Steve Smith

Video Lighting - Part I

Last month we covered the basic three-light interview setup. This time around I thought we'd tackle lighting for other applications.

Occasionally you'll encounter the need to photograph someone at a podium. There is a simple, but effective two-light technique that works very well for these situations.

Pick the point, or the side, where you'll place the camera, and stick to it (you don't want to "cross the line" of continuity, else you'll confuse your poor viewers). Set up your key light so that it illuminates the side of the face away from the camera. Set up a fill light on the same side of the "line" as the camera. This will give your subject definition and visual interest. Both lights should be out of the way of the audience. If your camera is around to one side of the podium (rather than straight on) you'll also get a nice "rim" effect. Use your remaining fixture(s) to light the background and/or the audience.

Let's say you're shooting a meeting in a smallish-room that is illuminated by overhead fluorescents. And let's say you want to brighten up the scene a bit. You can always use direct light on the subjects, but you run the risk of having all sorts of ugly shadows (including your own, when you move in front of a light). I often set up a couple of open-face fixtures and simply bounce them off the ceiling. This will raise the over-all illumination half-a-stop or more, and makes white balancing easier.

If this room has windows that are letting in substantial amounts of daylight, take care about mixing your light sources. Indoor fixtures are typically 3200 Kelvin, and daylight is 5600 Kelvin. If you're balanced for indoors, the mix of daylight will usually (but not always) add an annoying blue tint to the scene. If you try balancing for the daylight, the warmer interior lights will add orange to the scene, which is just as bad, if not worse, than the blue. You can try to find a happy medium between daylight and tungsten with your camera's white balance circuit, or you can try gelling your lights with Full Blue or Half Blue to cool them down.

If you are asked to shoot in a large, dim hall, well, unless you take along some big lights, you're probably going to be out of luck. I'll never forget walking into a meeting room in Washington that a CBS Lighting Director had lit with four "trees" of 1000w PAR lights. As I was setting up, he was walking around the room measuring the illumination. He came over and said, "Well, the whole room is a 5.6, except one place where it's only 4.5." The room was uniformly lit, and looked as flat as a white sheet against the snow. How I wished for something more interesting. If you encounter such a space and don't have an LD with bins full of PARs, you might try lighting just a small area, or you may have to use what the Brits call a "hand-basher," better known as a portable light. I hate these things, but sometimes you just have no other choice. If you do end up lighting the whole room, one technique is to put a light in each corner. You lose some definition, but at least you'll be able to see your subjects.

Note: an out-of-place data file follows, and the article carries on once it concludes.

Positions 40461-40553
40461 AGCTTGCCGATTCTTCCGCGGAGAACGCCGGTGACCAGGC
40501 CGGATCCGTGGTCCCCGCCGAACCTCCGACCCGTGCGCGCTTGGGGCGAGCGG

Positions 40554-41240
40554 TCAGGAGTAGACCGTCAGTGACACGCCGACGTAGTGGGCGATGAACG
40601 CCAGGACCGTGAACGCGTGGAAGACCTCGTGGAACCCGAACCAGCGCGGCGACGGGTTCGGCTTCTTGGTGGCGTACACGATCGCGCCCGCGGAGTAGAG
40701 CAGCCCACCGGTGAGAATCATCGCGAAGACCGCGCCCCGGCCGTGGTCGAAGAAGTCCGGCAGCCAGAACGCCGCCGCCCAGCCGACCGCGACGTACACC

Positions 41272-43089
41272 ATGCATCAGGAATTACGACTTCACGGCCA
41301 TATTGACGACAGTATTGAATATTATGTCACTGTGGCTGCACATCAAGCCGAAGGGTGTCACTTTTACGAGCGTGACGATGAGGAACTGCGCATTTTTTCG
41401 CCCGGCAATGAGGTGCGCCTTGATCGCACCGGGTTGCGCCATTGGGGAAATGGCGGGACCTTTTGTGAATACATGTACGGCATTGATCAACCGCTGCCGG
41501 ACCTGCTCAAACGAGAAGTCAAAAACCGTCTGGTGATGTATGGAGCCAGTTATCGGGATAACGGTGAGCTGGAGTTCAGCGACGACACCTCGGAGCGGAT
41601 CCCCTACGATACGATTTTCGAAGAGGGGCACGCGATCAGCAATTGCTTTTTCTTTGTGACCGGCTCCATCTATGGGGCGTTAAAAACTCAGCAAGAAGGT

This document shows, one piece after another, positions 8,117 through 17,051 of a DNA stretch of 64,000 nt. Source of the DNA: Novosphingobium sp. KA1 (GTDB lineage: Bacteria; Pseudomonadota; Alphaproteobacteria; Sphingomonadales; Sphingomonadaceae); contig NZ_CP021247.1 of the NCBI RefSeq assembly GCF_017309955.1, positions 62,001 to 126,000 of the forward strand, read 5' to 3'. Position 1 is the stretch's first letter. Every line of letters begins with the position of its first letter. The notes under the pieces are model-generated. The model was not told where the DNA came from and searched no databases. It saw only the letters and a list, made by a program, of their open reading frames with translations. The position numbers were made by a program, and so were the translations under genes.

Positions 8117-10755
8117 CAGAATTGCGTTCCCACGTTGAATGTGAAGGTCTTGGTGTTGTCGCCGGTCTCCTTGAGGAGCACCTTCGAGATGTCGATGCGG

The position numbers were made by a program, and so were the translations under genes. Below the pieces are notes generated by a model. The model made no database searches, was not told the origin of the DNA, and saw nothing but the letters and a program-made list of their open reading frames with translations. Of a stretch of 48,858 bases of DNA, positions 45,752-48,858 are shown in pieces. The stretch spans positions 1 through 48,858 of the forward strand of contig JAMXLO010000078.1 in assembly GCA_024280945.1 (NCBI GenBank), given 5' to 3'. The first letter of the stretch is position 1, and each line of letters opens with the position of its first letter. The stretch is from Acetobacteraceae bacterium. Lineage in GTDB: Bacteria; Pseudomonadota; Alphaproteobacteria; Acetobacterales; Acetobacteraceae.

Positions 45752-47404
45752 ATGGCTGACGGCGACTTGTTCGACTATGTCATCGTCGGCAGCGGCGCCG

If you're setting up outdoors and want to throw some fill light on your subject, unless you have some 1200w HMIs it's usually best to use a reflector. The Flex-Fill-style is easy to carry and versatile. It folds into a compact disk and opens, literally with the flick of a wrist, into a roundel ranging from 18-48 inches in diameter. I prefer the ones which are white on one side, silver on the other. You can also get them in gold and black. I think this is a true story: a British cameraman got the idea for these when working in China. He saw people working in the rice fields wearing round hats. Upon closer inspection, he was amazed to discover the hat folded up, figure-eight-style. The secret was a piece of thin, flexible bamboo. When he got back home he tried making one, but used a spring-steel band instead. The rest is, as they say, history. A sheet of foamcore or poster board can also be pressed into action. And if all else is lacking, any white material can be used (even a newspaper).

Speaking of newspapers, here's a neat technique you can use to add interest to your interview backgrounds. Take a one page section of the paper. Fold it in half, then in half again. Then take a pair of scissors and cut a pattern into the thickest edge. When you open the paper again you'll see that the pattern is repeated several times. You now have a "gobo." Hang it about a foot in front of your luminaire and watch how the lighted pattern transforms the background. If that sounds a lot like making paper dolls, well, it is. Exactly.

You can also use this technique to add interest to a still-life or 2D art. Uniform illumination is simply not interesting. By breaking up the scene with light and shadow you'll get a much more pleasing effect.

If you ever have to shoot someone in silhouette, take great care. The best method is to light only the background. Then set your camera's iris to expose for the BG, striving for a minimum of a three-stop difference between foreground and background. Check the scene on a monitor with the brightness turned all the way up. If you see any recognizable features on the subject's face, boost the BG light.

Next time we'll take a look at some special lighting tools, like HMIs and the Dedolight used as a pattern projector. Happy New Year!

Steve Smith

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